At a rate of a billion operations per second, it would take a computer a little over 30 years to finish the job. In 1971, the mathematicians Schönhage and Strassen discovered a quicker way, cutting calculation time down to about 30 seconds on a modern laptop. In their article, they also predicted that another algorithm—yet to be found—could do an even faster job. Joris van der Hoeven, a CNRS researcher from the École Polytechnique Computer Science Laboratory LIX, and David Harvey from the University of New South Wales (Australia) have found that algorithm.

They present their work in a new article that is available to the through the online HAL archive. But one problem raised by Schönhage et Strassen remains to be solved: proving that no quicker method exists. This poses a new challenge for theoretical science.

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Apr 24, 2019

A New Approach to Multiplication Opens the Door to Better Quantum Computers

Posted by in categories: computing, information science, quantum physics

Quantum computers can’t selectively forget information. A new algorithm for multiplication shows a way around that problem.

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Apr 18, 2019

This Wearable Prototype Can See Through Skin To Scan Your Blood

Posted by in categories: biotech/medical, information science, wearables

Circa 2015


Echo Labs uses light and a clever algorithm to measure oxygen and CO2 in the blood stream.

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Apr 17, 2019

Qualcomm Aims for Quantum AI Chips

Posted by in categories: information science, quantum physics, robotics/AI

Qualcomm said it plans to begin testing its new Cloud AI 100 chip with partners such as Microsoft Corp later this year, with mass production likely to begin in 2020.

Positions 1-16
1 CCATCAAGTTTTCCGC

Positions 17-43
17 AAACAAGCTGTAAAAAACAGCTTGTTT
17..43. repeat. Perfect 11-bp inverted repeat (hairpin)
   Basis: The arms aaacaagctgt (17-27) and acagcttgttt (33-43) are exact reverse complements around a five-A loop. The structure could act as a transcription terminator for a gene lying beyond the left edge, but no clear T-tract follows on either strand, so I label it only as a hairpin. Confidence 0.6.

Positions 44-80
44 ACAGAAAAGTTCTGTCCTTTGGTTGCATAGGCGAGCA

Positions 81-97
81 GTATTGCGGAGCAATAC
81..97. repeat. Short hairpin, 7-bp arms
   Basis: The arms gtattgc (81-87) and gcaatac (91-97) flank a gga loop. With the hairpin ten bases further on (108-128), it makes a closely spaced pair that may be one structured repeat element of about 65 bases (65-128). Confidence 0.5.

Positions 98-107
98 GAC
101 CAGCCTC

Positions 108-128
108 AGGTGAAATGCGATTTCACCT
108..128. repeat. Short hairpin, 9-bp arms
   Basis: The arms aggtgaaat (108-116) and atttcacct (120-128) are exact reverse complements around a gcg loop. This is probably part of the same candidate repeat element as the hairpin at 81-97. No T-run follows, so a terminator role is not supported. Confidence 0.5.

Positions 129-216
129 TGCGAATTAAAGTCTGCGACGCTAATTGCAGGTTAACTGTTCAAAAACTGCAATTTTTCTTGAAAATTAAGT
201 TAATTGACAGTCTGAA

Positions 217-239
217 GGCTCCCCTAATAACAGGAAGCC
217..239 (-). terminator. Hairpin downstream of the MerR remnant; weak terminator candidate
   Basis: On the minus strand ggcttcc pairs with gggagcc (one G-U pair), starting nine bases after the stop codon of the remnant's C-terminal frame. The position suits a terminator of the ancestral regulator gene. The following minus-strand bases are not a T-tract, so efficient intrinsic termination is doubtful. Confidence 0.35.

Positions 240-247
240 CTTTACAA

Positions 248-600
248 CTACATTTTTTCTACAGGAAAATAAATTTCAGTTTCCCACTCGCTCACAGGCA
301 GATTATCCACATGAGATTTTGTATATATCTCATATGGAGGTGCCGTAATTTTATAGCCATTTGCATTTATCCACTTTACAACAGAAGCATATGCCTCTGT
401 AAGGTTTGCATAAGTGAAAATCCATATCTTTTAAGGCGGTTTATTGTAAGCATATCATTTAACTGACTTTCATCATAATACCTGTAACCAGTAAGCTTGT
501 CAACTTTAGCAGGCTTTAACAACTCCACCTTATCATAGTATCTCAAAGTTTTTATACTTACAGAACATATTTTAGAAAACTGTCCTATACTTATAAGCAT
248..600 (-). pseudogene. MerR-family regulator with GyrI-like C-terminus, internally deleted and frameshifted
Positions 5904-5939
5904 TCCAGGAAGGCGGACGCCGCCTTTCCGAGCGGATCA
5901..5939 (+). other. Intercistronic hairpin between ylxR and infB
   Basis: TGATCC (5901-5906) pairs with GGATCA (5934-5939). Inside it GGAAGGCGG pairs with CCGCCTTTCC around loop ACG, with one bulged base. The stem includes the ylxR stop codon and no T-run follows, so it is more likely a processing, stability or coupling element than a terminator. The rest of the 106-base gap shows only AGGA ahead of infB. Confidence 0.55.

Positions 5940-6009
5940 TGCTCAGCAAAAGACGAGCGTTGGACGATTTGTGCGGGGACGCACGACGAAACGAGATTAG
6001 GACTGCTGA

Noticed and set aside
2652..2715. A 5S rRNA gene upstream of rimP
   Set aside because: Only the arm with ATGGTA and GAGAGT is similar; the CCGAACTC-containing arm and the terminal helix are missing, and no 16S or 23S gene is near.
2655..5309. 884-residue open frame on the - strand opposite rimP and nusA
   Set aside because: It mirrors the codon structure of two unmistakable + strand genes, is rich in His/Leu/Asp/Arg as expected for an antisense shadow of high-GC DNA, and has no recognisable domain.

Qualcomm’s new chip is designed for what artificial intelligence researchers call “inference” – the process of using an AI algorithm that has been “trained” with massive amounts of data in order to, for example, translate audio into text-based requests.

Analysts believe chips for speeding up inference will be the largest part of the AI chip market.

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Apr 14, 2019

One Month, 500,000 Face Scans: How China Is Using A.I. to Profile a Minority

Posted by in categories: government, information science, robotics/AI

In a major ethical leap for the tech world, Chinese start-ups have built algorithms that the government uses to track members of a largely Muslim minority group.

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Apr 14, 2019

Dr. Oliver Harrison MD, MPH, CEO, Telefonica Innovation Alpha — IdeaXme — Ira Pastor

Posted by in categories: aging, biotech/medical, business, computing, disruptive technology, genetics, health, information science, innovation, internet

Apr 13, 2019

Environmentalists are Wrong: Nature Isn’t Sacred and We Should Replace It

Posted by in categories: biotech/medical, ethics, food, information science, life extension, robotics/AI, space, sustainability, transhumanism

Environmentalism and climate change are increasingly being pushed on us everywhere, and I wanted to write the transhumanism and life extension counter argument on why I prefer new technology over nature and sustainability. Here’s my new article:


On a warming planet bearing scars of significant environmental destruction, you’d think one of the 21st Century’s most notable emerging social groups—transhumanists—would be concerned. Many are not. Transhumanists first and foremost want to live indefinitely, and they are outraged at the fact their bodies age and are destined to die. They blame their biological nature, and dream of a day when DNA is replaced with silicon and data.

Their enmity of biology goes further than just their bodies. They see Mother Earth as a hostile space where every living creature—be it a tree, insect, mammal, or virus—is out for itself. Everything is part of the food chain, and subject to natural law: consumption by violent murder in the preponderance of cases. Life is vicious. It makes me think of pet dogs and cats, and how it’s reported they sometimes start eating their owner after they’ve died.